Brentford to re-open abandoned stadium previously used by Chelsea that was left to rot after non-league club dissolved | The Sun
BRENTFORD have announced the re-opening of Wheatsheaf Park stadium for their reserve teams.
Wheatsheaf Park was home to Chelsea's women team between 2012 and 2017.
The stadium was also formerly the home of Staines Town from 1951 before the club dissolved in 2022.
The former eighth-tier club suspended all activity under former owner and chairman Joe Dixon following a dispute with landlord Downing LLP.
The club saw their website and social media pages removed, all but ending 130 years of history.
The ground, located in Staines-upon-Thames in Middlesex, has a capacity of around 3,000.
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Everything of value at the ground had been stripped away, with even one of the goal posts being broken before Brentford took it under their wing.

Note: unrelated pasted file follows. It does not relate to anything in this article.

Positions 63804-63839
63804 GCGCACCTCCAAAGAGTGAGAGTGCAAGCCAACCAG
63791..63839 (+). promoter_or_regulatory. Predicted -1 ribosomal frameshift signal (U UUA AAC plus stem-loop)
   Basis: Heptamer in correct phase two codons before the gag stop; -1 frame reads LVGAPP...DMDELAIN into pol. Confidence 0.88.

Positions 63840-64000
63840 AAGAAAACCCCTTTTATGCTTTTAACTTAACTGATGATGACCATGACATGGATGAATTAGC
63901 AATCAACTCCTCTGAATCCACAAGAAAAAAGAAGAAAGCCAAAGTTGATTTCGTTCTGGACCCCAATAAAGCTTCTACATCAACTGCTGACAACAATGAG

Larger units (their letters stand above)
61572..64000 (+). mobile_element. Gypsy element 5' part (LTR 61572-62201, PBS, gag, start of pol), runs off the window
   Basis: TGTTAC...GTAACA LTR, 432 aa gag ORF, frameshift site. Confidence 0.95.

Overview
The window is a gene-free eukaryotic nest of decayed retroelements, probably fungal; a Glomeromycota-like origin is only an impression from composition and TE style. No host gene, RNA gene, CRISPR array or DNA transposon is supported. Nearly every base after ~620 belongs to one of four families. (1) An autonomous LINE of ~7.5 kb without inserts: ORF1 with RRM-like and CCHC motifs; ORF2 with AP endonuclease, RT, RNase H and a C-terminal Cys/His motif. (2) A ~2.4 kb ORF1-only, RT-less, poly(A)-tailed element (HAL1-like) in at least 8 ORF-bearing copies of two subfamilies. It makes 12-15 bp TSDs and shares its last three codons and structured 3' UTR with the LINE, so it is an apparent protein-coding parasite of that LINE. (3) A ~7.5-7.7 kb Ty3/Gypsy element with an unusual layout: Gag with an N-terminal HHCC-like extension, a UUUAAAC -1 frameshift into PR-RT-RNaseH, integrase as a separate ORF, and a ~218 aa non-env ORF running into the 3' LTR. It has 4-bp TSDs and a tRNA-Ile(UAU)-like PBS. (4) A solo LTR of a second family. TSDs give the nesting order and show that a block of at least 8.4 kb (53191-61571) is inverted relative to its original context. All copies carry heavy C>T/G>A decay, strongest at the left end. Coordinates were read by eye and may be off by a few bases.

Brentford's announcement revealed they had engaged in "productive discussions" with the owners of the site to allow them to play fixtures at the sight with immediate effect.
It is also said there was an "agreement with representatives from Staines Town FC to offer support with local community football initiatives with the help of Brentford FC Community Sports Trust".
Brentford B and Brentford Under-18s will play their fixtures at the ground from October 31.
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The first game at the ground will see Brentford B take on Strasbourg Under-21s in a 7pm kick-off at the ground.
There is even potential for Brentford's women's teams to play at the stadium in the future.
On the ground takeover, Brentford chief executive Jon Varney said: "This represents a great opportunity to have a new home and build the fanbase for our younger teams.
"This will also allow us to further integrate with the local community and bring affordable football to Wheatsheaf Park…
"We now look forward to watching our young players continue their development on the pitch in what is a brilliant facility embedded within a community which values its football, as we hope to become a real asset to the local area."
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